Featured Slider

Who drank the hot chocolate?

by Andrea Mulder-Slater


After she had spent several hours at the horse barn on a frosty December evening, I offered to make my daughter a hot chocolate to warm her up.

Because she has food allergies, making a drink like this for my kiddo is a bit more complicated than simply pouring boiling water over a packet of Carnation instant mix.

Instead, there’s a process which involves harvesting raw cocoa, sifting purified icing sugar and slow cooking organic milk all while burning sage and standing on one foot.

Ok, well that’s not actually true.

But, I do keep my daughter safe by mixing the right amounts of allergen-free sugar with allergen-free cocoa and allergen-free milk and bringing all of it to a boil in a pot on the stove.

My point here is, once I’ve made a cup of hot chocolate, I need a nap. And a bag of chips.

You're dumber than you think

by Andrea Mulder-Slater

I drove into town with my mom to do some banking. 

Because it was after hours, the plan was to use the machine to deposit a cheque and withdraw $200 to pay a guy for doing some work on my husband's truck.



It was a simple errand.

I went through the doors and walked over to the machine. Holding a cheque in one hand, I reached for the deposit envelope with my other hand. Only, there were no envelopes.

What are you looking for?

by Andrea Mulder-Slater

One morning when my daughter was 3, she and I were walking along the seashore at low tide, searching for what the waves had brought in.



As we stepped carefully around the rocks - our rubber boots sinking into the squishy sand beneath our feet - we discovered seaweed, sand dollars, crabs, sea urchins, periwinkles and even a starfish or two.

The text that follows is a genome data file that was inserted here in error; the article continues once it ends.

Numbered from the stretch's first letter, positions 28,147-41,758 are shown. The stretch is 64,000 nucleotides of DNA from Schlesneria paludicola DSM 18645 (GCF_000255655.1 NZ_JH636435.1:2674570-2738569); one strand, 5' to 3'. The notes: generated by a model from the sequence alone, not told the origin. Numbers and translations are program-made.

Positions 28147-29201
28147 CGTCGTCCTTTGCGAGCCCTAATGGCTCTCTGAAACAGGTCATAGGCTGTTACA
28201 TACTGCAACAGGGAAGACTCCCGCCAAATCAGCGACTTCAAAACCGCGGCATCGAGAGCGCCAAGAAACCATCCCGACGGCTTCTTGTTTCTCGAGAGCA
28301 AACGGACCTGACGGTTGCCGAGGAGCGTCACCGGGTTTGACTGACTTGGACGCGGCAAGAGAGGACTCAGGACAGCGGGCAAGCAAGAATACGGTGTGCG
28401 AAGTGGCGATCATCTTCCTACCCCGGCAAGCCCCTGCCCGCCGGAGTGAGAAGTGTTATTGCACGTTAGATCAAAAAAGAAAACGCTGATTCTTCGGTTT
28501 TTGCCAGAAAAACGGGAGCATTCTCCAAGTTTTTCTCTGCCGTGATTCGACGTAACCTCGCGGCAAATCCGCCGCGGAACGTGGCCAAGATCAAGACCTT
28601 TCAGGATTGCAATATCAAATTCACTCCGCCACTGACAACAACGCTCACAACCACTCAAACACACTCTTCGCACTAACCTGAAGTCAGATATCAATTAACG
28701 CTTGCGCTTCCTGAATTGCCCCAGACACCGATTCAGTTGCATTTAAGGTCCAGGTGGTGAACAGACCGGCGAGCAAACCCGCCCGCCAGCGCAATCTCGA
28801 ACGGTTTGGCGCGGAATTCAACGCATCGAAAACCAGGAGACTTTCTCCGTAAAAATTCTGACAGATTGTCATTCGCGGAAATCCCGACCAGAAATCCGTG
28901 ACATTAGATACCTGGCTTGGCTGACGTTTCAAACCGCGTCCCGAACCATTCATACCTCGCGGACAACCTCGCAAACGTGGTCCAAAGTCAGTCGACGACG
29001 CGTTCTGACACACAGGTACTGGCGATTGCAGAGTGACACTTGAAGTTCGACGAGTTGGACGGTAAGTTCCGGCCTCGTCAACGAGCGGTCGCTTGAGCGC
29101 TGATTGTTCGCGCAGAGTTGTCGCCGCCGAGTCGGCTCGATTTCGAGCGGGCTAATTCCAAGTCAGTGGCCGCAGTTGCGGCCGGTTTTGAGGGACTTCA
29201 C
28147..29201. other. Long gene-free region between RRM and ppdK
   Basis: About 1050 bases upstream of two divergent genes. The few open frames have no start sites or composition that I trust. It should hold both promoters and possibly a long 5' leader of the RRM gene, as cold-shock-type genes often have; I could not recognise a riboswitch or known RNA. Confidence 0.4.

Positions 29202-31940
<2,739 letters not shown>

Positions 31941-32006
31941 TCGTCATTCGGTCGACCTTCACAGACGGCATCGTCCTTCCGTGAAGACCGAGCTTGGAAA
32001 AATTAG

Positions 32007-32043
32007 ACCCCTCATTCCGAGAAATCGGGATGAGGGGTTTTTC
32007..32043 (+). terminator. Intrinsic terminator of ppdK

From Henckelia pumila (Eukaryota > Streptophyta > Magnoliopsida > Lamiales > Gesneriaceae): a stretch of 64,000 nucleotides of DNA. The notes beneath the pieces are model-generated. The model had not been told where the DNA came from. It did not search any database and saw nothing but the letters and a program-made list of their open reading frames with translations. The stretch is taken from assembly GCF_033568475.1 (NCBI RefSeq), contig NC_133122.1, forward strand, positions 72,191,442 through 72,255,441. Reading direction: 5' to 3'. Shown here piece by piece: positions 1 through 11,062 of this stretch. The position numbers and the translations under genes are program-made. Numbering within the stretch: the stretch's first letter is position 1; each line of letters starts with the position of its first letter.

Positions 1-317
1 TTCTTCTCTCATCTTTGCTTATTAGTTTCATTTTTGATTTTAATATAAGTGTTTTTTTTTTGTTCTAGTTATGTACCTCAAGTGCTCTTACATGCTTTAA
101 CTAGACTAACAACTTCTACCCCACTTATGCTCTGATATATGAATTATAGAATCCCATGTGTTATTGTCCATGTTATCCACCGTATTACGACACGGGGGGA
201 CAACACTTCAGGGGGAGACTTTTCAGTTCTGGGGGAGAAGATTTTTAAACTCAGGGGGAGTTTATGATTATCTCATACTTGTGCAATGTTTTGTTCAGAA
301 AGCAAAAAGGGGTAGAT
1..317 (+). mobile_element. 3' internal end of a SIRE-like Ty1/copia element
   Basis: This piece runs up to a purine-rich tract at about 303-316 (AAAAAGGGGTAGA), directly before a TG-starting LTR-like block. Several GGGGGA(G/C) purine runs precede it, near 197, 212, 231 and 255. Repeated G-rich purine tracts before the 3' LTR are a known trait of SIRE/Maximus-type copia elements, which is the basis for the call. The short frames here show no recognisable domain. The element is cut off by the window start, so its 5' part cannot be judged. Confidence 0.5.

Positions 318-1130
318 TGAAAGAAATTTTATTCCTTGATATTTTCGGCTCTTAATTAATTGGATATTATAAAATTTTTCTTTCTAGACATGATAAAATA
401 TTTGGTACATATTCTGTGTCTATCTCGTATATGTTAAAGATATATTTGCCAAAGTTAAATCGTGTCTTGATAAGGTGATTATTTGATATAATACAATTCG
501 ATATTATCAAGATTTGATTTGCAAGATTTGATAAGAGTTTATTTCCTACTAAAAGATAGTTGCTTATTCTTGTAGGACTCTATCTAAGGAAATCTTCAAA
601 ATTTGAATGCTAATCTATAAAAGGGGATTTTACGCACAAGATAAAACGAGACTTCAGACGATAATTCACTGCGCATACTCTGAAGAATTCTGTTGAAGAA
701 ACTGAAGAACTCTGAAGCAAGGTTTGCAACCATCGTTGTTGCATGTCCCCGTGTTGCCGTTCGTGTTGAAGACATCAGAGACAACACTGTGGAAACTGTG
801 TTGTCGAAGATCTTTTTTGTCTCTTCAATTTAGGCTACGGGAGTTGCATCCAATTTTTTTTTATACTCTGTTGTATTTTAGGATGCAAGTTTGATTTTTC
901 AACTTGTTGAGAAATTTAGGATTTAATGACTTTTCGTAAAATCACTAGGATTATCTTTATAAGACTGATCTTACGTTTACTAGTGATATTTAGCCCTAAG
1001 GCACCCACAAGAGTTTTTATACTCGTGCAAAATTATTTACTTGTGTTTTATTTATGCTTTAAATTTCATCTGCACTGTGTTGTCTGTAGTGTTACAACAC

“Can we take them home? Pleeeease?”

This is 10

by Andrea Mulder-Slater

This not-so-little-anymore person turned ten this week, and spent her birthday at the hospital, waiting for word on whether her great aunt had survived a massive stroke. 

From the in utero loss of her twin and my father's sudden passing, to my mom's medical scares and my aunt's uphill battle, this angel child knows far more about life, death and survival than most others her age. 



When she was born, I wanted to shield my daughter from the frightening realities of the world. 


But life is what happens when you're making other plans. 

In spite of everything, my 10 year old still finds joy in little things, plays like a trooper, laughs with her friends, dances like no one is watching and is excited to see the sun rise each day. 


She is my joyous old soul. 


And I want to be just like her when I grow up.

No, really.

And a Crappy New Year


by Andrea Mulder-Slater

"Having that pool skimmer in there really complicates things."

The plumber was bewildered, and he hadn’t yet discovered the paint roller extension pole.

It had been 24 hours since I noticed a puddle in the basement. The source of the leak was unwelcome, but repairable, according to my husband because a trickle from the sewage cleanout pipe was nothing a plunger couldn’t fix.

The plan was to remove the cap, eliminate whatever obstacle might be impeding the flow to the septic tank, replace the lid and carry on.

A gentle twist was all it took. From there, it was like watching a WWII submarine movie with saltwater gushing through breached pipes, drenching the actors struggling to shut valves with nothing more than wrenches and dangerously good looks.